Matthew Esterman, Director of Learning Technologies and Innovation, Our Lady of Mercy College Parramatta
We are now in the 20th year of the 21st century. Many organizations struggle to keep up with what seems to be the constant, overwhelming waves of updates and version changes to our lives that come with increasing access to technologies in a globalized world. Despite some reporting in the media and elsewhere, schools are often at the forefront of technology use to support their core business—learning and teaching.
The most prevalent technology solution to support contemporary teaching and learning expectation and needs is the adoption of a Learning Management System (LMS). Most of these products have traditionally developed in the higher education space and then sold to schools. As such, many schools not only face the challenge of finding a solution that is right for their educational context but also to then adopt and adapt the various features of that platform to both strengthen and enhance the experience of students.
In my experience, the vast majority of teachers use an LMS to increase efficiency of workflows and resource management, including the submission of draft or completed work, increased access to class work (anytime, anywhere), asynchronous class discussions, maintaining a ‘source of truth’ for what is communicated within a course, and many other tasks and experiences.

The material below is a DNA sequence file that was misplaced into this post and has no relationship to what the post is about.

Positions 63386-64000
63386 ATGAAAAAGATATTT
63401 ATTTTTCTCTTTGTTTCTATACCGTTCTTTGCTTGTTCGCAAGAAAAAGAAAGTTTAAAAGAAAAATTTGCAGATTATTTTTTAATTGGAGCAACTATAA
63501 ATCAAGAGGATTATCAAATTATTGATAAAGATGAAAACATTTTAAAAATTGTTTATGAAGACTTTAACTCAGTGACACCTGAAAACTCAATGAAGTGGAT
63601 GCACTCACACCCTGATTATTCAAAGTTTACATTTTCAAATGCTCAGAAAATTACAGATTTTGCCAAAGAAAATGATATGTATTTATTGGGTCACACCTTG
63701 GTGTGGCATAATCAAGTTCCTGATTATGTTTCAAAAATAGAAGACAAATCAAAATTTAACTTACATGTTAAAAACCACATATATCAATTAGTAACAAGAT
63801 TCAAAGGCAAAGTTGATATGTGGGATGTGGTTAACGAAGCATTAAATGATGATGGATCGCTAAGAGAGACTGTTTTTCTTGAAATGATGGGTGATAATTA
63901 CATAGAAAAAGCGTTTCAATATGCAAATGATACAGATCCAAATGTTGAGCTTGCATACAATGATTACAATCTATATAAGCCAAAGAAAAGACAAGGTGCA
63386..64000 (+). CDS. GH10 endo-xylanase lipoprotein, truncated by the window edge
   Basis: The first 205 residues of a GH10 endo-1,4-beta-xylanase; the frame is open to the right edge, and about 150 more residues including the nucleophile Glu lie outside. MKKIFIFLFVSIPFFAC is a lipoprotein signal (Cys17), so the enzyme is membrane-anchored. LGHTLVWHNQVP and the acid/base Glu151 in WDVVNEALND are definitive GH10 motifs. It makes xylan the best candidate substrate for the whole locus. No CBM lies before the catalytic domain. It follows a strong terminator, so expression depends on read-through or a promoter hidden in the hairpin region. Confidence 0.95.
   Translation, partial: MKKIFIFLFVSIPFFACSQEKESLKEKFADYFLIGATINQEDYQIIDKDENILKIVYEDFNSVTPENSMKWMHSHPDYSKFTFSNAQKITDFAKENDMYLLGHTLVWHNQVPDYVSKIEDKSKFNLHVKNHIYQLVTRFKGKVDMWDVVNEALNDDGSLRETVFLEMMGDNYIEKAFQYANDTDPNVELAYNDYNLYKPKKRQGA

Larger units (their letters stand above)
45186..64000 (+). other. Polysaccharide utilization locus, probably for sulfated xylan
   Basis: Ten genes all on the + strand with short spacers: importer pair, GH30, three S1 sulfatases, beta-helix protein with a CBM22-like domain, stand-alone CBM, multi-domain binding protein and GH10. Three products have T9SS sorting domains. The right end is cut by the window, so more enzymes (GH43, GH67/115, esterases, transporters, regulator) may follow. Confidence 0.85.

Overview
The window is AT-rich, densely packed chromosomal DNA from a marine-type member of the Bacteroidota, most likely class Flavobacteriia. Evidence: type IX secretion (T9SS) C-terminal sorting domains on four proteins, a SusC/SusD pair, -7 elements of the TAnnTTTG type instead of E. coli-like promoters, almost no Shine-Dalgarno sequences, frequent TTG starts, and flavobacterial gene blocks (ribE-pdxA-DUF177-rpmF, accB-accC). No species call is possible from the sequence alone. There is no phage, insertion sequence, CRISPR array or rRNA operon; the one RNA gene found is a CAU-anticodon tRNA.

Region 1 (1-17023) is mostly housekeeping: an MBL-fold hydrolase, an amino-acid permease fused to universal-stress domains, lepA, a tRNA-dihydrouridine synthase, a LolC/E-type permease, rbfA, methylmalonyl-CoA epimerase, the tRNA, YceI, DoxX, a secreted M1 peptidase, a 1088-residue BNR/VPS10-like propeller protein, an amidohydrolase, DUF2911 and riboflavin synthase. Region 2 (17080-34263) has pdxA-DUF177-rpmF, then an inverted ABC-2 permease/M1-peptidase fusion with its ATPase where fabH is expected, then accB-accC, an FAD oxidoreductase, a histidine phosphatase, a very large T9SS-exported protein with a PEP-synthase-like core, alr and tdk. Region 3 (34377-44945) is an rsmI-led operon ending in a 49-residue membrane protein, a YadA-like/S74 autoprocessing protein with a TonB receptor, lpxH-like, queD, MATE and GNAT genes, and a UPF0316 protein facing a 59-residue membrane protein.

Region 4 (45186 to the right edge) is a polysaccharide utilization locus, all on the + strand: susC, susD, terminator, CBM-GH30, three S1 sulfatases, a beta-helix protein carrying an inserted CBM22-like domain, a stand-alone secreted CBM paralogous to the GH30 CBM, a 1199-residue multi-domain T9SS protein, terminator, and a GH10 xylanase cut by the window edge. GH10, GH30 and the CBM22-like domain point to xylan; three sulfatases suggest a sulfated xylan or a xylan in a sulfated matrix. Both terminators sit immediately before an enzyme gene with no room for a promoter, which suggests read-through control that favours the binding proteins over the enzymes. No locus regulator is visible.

Having an LMS also provides for teachers to explore their pedagogical strengths and for teams of teachers to draw on the strengths of their colleagues
One of the most powerful aspects of adopting an LMS in contemporary education settings is that it can provide 24/7 access to resources and learning opportunities which breaks down the assumption that a child must be at school to learn. Educators who use innovative approaches to reach more students in more relevant ways, more of the time and with more diverse choices can increase student participation, voice, and agency and shift the dial towards students owning their learning.
Having an LMS also provides for teachers to explore their pedagogical strengths and for teams of teachers to draw on the strengths of their colleagues. Each teacher will be particularly experienced or expert in certain facets of the educational experience and share these strengths much more rapidly and widely than in less technology-supported contexts. For example, I have been lucky enough to teach History courses with teachers who have gifts in all kinds of areas such as subject knowledge, the art, and skill of teaching, technology adeptness, pastoral support of students and so much more. If I am deficient in an area of teaching, an LMS can help mitigate that and give my students a better experience than if I am a lone ranger on the field of learning.
Another key aspect of adopting an LMS is the appropriation and invention that can occur when teachers and students are given the power to remix and remodel information to suit their context. Teachers have always done this “offline,,” creating worksheets or plans that led to more relevant learning for the students in their care. However, now we can not only remix information quickly and easily into an LMS platform, but the very fact that we can do so with myriad types of media is also a game changer. Developing multimodal experiences for students (and with students) is an excellent learning experience in and of itself.
Each LMS will have its limitations, but that is not a reason to avoid exploring everything they have to offer. No LMS will replace a great teacher, for it is the relationships teachers can build with students that then form the basis for great learning and teaching to occur. An LMS can open doors, but it is we who must walk through them.